Justine Amodeo 2017-06-08 07:04:46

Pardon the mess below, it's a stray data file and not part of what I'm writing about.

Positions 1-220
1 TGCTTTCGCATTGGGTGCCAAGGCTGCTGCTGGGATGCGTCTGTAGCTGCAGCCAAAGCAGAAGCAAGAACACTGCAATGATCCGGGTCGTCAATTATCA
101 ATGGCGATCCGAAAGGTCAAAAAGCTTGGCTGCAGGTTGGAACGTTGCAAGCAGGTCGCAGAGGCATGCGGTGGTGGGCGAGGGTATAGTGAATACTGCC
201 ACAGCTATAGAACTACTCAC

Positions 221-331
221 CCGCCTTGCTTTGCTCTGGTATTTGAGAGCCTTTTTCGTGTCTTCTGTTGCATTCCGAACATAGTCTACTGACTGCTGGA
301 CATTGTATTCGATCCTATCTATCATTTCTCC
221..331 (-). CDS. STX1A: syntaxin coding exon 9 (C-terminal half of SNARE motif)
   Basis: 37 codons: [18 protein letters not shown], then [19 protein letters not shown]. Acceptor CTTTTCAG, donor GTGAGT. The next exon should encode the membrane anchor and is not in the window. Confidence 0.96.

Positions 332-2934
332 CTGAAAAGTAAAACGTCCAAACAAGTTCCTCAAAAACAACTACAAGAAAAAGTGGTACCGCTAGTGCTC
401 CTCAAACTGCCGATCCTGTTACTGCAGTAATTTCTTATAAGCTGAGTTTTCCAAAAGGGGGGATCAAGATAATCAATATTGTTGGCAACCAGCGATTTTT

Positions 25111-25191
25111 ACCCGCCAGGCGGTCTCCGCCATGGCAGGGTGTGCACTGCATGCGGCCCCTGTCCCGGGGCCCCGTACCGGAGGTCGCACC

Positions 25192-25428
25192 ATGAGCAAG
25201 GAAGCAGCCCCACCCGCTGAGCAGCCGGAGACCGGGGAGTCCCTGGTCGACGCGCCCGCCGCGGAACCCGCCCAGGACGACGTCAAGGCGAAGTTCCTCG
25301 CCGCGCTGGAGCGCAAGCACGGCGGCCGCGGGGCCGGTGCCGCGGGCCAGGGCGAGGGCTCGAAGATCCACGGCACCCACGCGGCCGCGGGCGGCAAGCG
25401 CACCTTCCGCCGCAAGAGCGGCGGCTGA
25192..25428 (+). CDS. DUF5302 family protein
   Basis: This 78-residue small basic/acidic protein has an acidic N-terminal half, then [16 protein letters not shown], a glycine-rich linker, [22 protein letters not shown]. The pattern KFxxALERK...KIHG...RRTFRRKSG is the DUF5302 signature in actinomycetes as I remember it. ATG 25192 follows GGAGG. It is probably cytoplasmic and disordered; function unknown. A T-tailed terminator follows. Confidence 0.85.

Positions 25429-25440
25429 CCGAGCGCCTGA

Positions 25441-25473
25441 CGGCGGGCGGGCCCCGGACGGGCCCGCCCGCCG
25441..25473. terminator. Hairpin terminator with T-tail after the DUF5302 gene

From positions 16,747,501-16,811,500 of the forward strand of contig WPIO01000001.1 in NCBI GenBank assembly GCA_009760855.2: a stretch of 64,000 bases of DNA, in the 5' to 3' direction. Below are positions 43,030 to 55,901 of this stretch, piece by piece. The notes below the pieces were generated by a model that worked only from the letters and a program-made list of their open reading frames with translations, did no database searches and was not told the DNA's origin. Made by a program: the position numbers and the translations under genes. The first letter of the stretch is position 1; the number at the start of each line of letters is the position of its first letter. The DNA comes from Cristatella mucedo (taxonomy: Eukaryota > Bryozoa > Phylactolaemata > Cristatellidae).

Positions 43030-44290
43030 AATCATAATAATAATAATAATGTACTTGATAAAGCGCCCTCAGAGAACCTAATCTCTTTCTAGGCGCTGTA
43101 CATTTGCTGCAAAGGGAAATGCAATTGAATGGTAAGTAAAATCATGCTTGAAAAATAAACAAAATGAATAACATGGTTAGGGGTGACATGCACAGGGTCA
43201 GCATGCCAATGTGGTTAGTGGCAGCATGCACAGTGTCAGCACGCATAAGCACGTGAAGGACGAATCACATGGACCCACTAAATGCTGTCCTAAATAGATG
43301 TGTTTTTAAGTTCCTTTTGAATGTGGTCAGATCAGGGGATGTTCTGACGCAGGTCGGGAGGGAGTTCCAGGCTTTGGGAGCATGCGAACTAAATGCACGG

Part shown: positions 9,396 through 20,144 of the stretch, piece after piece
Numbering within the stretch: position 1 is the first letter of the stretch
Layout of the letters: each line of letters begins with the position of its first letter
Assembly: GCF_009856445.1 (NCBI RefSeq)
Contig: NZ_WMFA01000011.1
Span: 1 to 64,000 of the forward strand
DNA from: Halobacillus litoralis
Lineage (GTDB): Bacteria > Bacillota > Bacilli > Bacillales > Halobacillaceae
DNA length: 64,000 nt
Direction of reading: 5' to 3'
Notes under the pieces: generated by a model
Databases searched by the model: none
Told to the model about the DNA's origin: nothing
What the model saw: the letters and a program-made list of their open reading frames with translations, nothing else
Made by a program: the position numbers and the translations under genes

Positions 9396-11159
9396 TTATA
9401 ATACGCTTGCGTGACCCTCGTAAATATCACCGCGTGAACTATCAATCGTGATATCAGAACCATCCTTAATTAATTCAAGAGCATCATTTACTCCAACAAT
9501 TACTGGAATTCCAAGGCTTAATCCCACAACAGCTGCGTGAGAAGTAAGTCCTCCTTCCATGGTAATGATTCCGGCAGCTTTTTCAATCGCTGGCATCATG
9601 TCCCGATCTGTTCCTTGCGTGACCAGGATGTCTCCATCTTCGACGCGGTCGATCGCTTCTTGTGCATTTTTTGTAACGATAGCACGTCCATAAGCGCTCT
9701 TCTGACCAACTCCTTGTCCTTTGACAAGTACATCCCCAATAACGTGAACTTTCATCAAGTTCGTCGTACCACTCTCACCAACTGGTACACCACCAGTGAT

In India, the myth of Ganga, the benevolent river goddess who resided on earth to purify the sins of all she came into contact with and who sanctions the ascent from earth to heaven, is the source of many of the country’s sacred festivals—traditions and holidays that, unfortunately, have also led to massive pollution of the holy Ganges river. Referred to in Hindi as “Ma Ganga,” the sacred river—which flows for 1,569 miles from the Western Himalayas to the tiger-rich swamps of the Bay of Bengal—is responsible for the survival of 10 percent of the world’s population, its waters a lifeline to millions of Indians who depend on it for their daily needs. But in Rishikesh, where the viridian green river rushes down to the plains from the Himalayas, the water flows cleanly along a landscape dotted with the ashrams of holy men, yoga and meditation retreats, ayurvedic health centers, devotees praying on the banks and immersing themselves in the water, and the lights of the Ganga Aarti, a ceremony performed every evening at dusk. There, Hindu priests chant in praise of the goddess Ganga as flowers and fire from lamps and candles are offered in reverence to the river, devotees lifting the flames to the skies in order to receive the goddess’ blessing. The banks of the Ganges is also where, at Chaurasi Kutia, the recently reopened ashram of the Maharishi Mahesh Yogi, The Beatles reportedly wrote 40 songs in seven weeks. Their extended stay there in the late 1960s to learn Transcendental Meditation produced many of the songs featured on “Abbey Road” and “The White Album,” most notably “Dear Prudence,” John Lennon’s playful call to Mia Farrow’s sister, Prudence, who allegedly had locked herself in her room in the ashram in deep meditation and wouldn’t “come out to play.” Like millions of other residents of India, Jawaharlal Nehru, India’s first prime minister, asked for some of his ashes to be thrown into the Ganges, which he described in his will as “the river of India, beloved of her people, round which are intertwined her racial memories, her hopes and fears, her songs of triumph, her victories and her defeats. She has been a symbol of India’s age-long culture and civilization, ever-changing, ever-flowing, and yet ever the same Ganga.”
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